Ashcroft’s demand
for abortion records
a violation of privacy


The Justice Department is telling hospitals to turn over the records of women who had a type of late-term abortion.

A DISPUTE in a lawsuit challenging the new law banning certain abortion procedures reveals how politicians and government officials seek to interfere in medical decisions for which they have no expertise and that could breach the patients' privacy rights.

The Justice Department directed by Attorney General John Ashcroft, an outspoken opponent of abortion, has issued subpoenas for confidential medical records from at least six hospitals in various parts of the country where women have undergone a type of late-term abortion.

The subpoenas were the department's response to a lawsuit filed by physicians to overturn the Partial Birth Abortion Ban Act, which was signed last year by President Bush. The law, essentially a vehicle for asking the Supreme Court to dismantle Roe vs. Wade, was placed on hold when three federal judges issued orders to keep it from taking effect.

Hospitals are opposing the subpoenas, but the dispute has resulted in conflicting orders, with one judge rejecting the government's search and another allowing the subpoenas to go forward.

The department's demand that it be allowed to cull through hospital documents so it can determine whether a procedure is medically necessary would allow government to insert itself into the middle of decisions that rightly belong to women and their doctors.

Ashcroft contends that women's privacy would not be violated since "identifying characteristics," which would include names, addresses and Social Security numbers, would be removed from the confidential records. The subpoenas initially would net hundreds of records from which a smaller number would be culled. These would still contain markers the department says it needs to determine medical necessity, such as dates of procedures, hospitals, doctors' names, racial backgrounds, ages, health conditions and other data -- enough information to pinpoint identification.

The new law was fashioned after the Supreme Court struck down a similar Nebraska law, with the court ruling that any abortion ban must make an exception for a woman's health. Congress tried to get around that ruling simply by saying the procedure is never essential to a woman's health, a cynical and fallacious claim.

Ashcroft's fishing expedition represents a significant imposition upon privacy that would supply data of limited value in determining the law's constitutionality. As a tactic for intimidation, however, it is profound.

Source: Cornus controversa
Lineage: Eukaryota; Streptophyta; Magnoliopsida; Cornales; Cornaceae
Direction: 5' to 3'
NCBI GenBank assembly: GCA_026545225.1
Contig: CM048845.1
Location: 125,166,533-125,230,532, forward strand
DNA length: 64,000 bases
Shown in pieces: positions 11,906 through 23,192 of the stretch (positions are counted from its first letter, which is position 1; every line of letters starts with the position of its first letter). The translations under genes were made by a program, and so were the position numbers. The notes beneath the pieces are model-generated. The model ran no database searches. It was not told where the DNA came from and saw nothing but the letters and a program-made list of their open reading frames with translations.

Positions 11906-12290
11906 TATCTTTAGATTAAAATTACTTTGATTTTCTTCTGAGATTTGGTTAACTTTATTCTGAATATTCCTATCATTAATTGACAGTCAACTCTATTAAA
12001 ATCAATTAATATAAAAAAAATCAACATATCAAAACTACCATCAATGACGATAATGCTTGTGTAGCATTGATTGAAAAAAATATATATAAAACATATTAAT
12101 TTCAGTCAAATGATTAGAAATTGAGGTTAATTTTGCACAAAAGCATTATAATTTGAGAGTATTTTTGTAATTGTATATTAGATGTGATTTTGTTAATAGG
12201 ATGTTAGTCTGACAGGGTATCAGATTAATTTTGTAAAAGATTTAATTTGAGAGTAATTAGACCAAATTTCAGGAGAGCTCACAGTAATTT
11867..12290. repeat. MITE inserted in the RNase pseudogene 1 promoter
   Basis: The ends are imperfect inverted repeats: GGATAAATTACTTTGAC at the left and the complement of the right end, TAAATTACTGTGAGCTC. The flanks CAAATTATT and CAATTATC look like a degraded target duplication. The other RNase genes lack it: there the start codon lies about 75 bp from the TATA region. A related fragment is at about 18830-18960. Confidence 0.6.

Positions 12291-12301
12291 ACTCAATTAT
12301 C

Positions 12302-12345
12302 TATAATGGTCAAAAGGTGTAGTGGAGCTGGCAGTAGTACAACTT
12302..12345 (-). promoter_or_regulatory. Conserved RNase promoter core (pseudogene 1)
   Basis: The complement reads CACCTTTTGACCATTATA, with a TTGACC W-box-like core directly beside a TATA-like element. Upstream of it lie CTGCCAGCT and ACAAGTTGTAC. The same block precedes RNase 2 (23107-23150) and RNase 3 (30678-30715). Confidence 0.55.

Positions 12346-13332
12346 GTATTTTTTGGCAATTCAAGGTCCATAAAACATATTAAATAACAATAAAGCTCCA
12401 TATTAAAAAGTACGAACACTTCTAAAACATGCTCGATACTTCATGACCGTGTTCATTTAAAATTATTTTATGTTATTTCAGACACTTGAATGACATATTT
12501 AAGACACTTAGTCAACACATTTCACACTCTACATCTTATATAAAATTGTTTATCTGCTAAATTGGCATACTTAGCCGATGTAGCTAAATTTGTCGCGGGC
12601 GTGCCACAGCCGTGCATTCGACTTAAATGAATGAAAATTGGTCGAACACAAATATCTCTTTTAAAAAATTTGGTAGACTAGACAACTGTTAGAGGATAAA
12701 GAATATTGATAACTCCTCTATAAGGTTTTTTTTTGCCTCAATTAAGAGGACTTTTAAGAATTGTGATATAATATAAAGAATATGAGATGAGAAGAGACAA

Perspective counts
in economic ratings


A study of government size, taxes and labor market ranks Hawaii 39th among U.S. states.

HAWAII has been bashed once again for being unfriendly to business, this time for being short on "economic freedom." As with other hits, the report should be viewed from its perspective, in this case the standards set by a scholar tied to the libertarian-conservative Cato Institute. Hawaii ranks 39th among states in the level of government regulations and taxation, the least regulation being considered the best.

In recent years, Hawaii has taken knocks from a small-business organization as being the most unfriendly state to its members, from a conservative study ranking Hawaii 43rd in ability to attract new business and helping existing companies grow, and from Forbes magazine, which carried an article calling Hawaii "The People's Republic of Hawaii."

Each of these studies should be viewed in regard to what the authors or sponsoring organizations regard as idyllic and what the people of the state have decided is in the public good.

The latest comes in a report, "Economic Freedom of North America," issued jointly by the National Center for Policy Analysis and Canada's Fraser Institute. It rates states and Canadian provinces based on co-author and Cato Institute scholar James D. Gwartney's premise that "an index of economic freedom should measure the extent to which rightly acquired property is protected and individuals are engaged in voluntary transactions."

The report concludes that Canada's "fiscal federalism," which "transfers money from relatively free provinces to relatively unfree provinces," compares poorly to the United States. It measures "freedom" by the size of government, tax policies and labor policies.

Many employers would agree with the report's assertion that "high minimum wages restrict the ability of employers and employees to negotiate contracts to their liking" and that "workers should have the right to form and join unions, or not to do so." Hawaii has a fairly generous minimum wage and provides for union shops -- demerits against the state in this report.

When the Small Business Survival Committee ranked Hawaii the worst state to do business, then-Gov. Ben Cayetano dismissed it as "very, very conservative. They see unionism, for example, as a negative for business." Public policy in Hawaii has been quite the opposite, and the state is not about to change it.



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